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Second cycle
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School of Science
Course unit
SC06100344, A.A. 2017/18

Information concerning the students who enrolled in A.Y. 2017/18

Information on the course unit
Degree course Second cycle degree in
SC1178, Degree course structure A.Y. 2014/15, A.Y. 2017/18
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Number of ECTS credits allocated 6.0
Type of assessment Mark
Course unit English denomination ANTHROPOLOGY
Website of the academic structure
Department of reference Department of Biology
Mandatory attendance
Language of instruction Italian
Single Course unit The Course unit can be attended under the option Single Course unit attendance
Optional Course unit The Course unit can be chosen as Optional Course unit

Teacher in charge LUCA PAGANI

ECTS: details
Type Scientific-Disciplinary Sector Credits allocated
Educational activities in elective or integrative disciplines BIO/08 Anthropology 6.0

Mode of delivery (when and how)
Period Second semester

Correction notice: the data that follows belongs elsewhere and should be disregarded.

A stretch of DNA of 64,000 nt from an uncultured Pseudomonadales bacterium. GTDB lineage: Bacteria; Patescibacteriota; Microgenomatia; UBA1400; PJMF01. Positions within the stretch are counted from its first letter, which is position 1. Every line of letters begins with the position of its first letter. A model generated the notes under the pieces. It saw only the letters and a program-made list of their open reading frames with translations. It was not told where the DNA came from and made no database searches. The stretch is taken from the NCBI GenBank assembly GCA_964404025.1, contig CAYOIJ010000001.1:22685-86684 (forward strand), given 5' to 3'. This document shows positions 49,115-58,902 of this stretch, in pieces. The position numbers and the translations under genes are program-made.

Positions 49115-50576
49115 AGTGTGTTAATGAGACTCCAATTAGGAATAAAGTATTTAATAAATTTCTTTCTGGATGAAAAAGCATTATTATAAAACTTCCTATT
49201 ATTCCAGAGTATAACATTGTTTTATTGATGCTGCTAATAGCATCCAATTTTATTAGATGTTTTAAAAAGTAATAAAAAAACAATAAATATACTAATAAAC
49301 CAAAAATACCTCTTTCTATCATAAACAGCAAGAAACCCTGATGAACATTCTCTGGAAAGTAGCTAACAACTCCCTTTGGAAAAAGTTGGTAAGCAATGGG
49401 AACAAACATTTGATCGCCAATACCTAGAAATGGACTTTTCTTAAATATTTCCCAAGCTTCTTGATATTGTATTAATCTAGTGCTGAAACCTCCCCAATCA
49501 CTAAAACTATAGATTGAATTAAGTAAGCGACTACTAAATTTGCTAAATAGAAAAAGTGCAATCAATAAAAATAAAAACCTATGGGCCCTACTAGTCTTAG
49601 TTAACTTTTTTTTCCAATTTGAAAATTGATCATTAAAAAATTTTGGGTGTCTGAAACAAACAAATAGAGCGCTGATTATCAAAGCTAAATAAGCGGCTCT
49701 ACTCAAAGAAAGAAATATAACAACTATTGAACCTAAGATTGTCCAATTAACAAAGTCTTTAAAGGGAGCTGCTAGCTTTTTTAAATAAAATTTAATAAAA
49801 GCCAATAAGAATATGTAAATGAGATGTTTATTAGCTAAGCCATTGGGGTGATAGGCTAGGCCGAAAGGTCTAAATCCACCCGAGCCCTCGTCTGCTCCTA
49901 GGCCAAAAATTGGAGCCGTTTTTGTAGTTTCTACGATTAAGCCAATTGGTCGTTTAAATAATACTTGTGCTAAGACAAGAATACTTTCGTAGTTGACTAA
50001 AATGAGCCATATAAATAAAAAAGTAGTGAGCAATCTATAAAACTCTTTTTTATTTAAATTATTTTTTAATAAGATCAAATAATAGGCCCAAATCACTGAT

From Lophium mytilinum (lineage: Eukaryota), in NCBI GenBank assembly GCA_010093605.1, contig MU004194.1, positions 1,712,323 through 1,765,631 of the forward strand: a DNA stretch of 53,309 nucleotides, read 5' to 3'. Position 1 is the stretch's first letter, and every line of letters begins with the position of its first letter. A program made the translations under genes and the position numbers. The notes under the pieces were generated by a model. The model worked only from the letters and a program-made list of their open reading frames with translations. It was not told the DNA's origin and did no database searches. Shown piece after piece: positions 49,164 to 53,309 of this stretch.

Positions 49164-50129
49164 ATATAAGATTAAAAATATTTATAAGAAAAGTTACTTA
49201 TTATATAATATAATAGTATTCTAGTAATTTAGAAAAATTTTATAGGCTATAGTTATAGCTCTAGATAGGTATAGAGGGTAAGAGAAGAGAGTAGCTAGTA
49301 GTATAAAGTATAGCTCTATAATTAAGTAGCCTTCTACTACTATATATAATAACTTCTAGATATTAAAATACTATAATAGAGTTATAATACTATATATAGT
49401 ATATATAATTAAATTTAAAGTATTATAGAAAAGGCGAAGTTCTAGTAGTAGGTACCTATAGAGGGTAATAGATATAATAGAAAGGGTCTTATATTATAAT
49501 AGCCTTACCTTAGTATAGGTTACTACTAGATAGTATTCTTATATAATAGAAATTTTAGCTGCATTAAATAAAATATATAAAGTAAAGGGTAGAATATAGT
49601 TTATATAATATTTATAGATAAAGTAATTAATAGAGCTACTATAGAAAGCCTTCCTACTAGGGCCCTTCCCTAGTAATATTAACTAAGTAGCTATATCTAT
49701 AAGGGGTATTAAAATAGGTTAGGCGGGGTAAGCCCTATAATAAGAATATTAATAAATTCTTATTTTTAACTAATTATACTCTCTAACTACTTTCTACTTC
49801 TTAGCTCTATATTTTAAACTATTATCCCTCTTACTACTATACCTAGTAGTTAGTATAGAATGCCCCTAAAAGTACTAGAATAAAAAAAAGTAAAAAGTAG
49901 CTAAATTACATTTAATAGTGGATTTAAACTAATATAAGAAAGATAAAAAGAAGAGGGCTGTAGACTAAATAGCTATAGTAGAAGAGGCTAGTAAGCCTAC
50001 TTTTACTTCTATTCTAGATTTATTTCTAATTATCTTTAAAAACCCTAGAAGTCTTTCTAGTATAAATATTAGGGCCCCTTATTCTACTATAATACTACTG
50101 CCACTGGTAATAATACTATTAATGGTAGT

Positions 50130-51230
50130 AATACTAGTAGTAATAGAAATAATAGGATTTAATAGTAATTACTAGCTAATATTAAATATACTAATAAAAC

Year 1st Year
Teaching method frontal

Organisation of didactics
Type of hours Credits Hours of
Hours of
Individual study
Lecture 6.0 48 102.0 No turn

Start of activities 26/02/2018
End of activities 01/06/2018

Prerequisites: Prior knowledge needed for the classes in Anthropology is that normally provided for students at the final class of the first degree in Natural Sciences. Particularly, the basic understanding of Genetics, Phylogeny, and Evolutionary Biology in their fundamental principles and processes, is required. Students should also have sufficient and basic capacities for argumentation and expression, enabling them to defend a thesis and grasp the contents of a scientific debate, actively participating in the discussion of case-studies. No prior knowledge is requested about specific contents in Population Genetics and Genomics.
Target skills and knowledge: Contents and skills to be acquired at the end of the classes in Anthropology belong mainly to six areas:
1) basic of the scientific method in general and the specificity of scientific inquiries in human evolution with particular focus on the inferences made possible by the most recent genetic advances;
2) essential lines of the genomic revolution and its consequences on the field of Molecular Anthropology;
3) conceptual and terminological analysis scientific papers and how to present them in a public context;